TechForce Foundation, a non-profit organization focused on championing and aiding aspiring vehicle technicians, has released a new report — “Transportation Technician New Entrant Demand” — that reveals the severity of the vehicle technician shortage.
Based on an analysis of Bureau of Labor Statistics’ (BLS) data, TechForce found that the estimated demand for “new entrant” vehicle technicians is much higher than previously reported. For the period between 2016 and 2026, that demand is more than triple the prior BLS estimates for the period between 2014 and 2024. “New entrant” technicians are those needed to fill the growth in new positions in the occupation as well as replace those who leave the occupation. They are distinguished from experienced technicians who may move between employers but don’t add to the overall trained workforce in the occupation.
The report reveals that the newly projected BLS average annual new entrant demand for 75,900 auto technicians for the 2016-2026 period is far greater than the previous BLS projected demand of 23,720 technicians for the 2014-2024 period. Moreover, by extrapolating data from the economy and vehicles in use, TechForce has been able to provide annual projections that are much more useful for industry planning than a 10-year average, which masks the cyclicality of individual years. As an example, in the case of auto technicians, the highest demand in the next five years is 92,071 in 2018, while the lowest is 65,020 in 2021.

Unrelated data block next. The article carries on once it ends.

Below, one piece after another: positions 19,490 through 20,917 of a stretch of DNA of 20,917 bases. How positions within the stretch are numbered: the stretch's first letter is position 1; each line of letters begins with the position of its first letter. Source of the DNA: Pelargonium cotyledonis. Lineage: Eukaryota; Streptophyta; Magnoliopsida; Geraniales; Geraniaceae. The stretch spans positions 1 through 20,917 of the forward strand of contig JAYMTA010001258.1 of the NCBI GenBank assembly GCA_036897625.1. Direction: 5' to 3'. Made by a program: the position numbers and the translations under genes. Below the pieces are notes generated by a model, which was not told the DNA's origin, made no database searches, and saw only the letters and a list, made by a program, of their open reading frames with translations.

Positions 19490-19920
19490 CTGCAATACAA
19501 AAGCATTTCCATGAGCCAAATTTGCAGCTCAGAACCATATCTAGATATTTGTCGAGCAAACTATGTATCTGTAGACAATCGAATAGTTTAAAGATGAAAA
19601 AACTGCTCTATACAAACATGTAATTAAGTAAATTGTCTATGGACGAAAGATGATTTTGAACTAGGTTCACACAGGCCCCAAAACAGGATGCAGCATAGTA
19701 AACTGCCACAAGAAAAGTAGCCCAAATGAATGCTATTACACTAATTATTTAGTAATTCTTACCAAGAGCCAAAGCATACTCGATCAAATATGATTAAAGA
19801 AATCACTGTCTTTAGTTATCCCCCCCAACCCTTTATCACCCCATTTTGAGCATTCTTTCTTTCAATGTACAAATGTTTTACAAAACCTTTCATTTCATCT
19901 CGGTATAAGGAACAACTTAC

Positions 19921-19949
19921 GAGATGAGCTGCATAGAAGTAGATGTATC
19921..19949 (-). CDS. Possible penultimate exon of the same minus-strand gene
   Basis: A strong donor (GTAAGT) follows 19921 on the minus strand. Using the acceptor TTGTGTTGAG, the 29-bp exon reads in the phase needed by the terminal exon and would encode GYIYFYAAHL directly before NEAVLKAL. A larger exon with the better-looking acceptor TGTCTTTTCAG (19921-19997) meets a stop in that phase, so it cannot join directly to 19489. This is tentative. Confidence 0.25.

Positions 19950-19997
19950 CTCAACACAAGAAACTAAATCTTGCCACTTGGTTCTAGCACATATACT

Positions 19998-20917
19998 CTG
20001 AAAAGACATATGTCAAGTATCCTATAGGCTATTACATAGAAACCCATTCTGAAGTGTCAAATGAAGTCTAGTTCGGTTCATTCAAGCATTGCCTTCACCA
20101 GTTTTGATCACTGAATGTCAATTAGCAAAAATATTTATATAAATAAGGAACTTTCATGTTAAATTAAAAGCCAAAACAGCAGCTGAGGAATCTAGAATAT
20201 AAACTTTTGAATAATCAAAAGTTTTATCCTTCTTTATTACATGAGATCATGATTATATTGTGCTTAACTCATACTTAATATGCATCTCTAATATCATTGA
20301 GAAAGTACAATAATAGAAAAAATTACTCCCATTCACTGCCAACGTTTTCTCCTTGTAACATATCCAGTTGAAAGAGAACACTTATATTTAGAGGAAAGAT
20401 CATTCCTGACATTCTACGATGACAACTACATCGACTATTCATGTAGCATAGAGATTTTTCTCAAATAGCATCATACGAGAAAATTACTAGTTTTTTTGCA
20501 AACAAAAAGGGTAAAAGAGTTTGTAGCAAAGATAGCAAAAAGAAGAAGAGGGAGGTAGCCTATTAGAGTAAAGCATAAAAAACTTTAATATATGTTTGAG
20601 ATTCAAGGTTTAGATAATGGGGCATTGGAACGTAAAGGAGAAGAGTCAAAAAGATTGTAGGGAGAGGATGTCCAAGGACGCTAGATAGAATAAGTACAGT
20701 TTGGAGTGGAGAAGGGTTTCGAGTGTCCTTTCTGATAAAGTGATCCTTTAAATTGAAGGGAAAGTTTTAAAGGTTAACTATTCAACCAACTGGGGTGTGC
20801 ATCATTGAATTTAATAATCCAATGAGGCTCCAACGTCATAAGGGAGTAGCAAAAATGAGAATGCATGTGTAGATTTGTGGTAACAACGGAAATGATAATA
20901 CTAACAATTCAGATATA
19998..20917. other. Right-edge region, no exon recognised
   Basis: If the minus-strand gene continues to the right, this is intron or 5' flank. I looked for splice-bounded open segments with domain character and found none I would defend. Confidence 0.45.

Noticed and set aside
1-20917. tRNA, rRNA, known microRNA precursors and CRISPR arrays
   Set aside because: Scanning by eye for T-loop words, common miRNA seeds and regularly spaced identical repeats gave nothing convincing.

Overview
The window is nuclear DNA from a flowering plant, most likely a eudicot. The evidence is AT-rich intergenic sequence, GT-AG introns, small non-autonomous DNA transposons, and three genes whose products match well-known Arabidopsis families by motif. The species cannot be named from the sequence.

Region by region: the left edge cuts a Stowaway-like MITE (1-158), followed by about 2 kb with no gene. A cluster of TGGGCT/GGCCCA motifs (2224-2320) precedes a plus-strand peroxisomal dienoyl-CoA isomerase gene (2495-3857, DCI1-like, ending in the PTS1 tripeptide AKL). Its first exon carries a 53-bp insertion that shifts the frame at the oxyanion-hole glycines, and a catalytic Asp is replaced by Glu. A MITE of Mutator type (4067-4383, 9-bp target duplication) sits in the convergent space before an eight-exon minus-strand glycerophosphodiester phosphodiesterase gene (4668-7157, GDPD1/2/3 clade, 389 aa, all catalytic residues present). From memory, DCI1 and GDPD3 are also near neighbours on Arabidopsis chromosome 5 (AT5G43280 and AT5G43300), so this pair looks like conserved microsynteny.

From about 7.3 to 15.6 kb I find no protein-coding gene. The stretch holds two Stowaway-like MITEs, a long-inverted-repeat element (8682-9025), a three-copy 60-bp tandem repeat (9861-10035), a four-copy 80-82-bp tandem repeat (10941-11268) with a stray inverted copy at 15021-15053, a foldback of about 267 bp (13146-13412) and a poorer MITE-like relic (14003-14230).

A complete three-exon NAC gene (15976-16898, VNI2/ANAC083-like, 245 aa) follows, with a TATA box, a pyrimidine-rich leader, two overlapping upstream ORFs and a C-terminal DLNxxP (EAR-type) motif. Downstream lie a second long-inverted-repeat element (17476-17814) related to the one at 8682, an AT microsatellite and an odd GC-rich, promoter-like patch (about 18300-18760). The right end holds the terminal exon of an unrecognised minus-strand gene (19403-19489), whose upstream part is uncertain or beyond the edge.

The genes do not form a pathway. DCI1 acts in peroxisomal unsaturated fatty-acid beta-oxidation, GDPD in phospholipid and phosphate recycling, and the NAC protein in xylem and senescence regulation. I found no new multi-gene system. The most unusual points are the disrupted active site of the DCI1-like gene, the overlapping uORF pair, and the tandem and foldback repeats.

The demand for collision and diesel technicians is similar. The newly projected BLS average annual new entrant demand of 28,300 diesel technicians far exceeds the previous projected demand of 7,690. For the collision market, the newly projected BLS average annual new entrant demand is 17,200 technicians compared to the previous projection of 4,810.
What has exacerbated the technician shortage to the point of the “perfect storm” are essentially three things. We’re caught in the middle of a strong growing economy, a ‘catch-up’ demand for technicians created by the Great Recession of 2008 and the increasing complexity of vehicles.
As to what can be done to alleviate the shortage, we have adequate training facilities for prospective technicians. Our concentration has to be on getting young people interested in this vocation by changing the image of the ‘grease monkey’ mechanic that students and their parents, teachers and counselors may have.
In order to solve the tech shortage, the industry needs to pool its resources and create and disseminate consistent public messaging highlighting the many and varied opportunities of a tech career.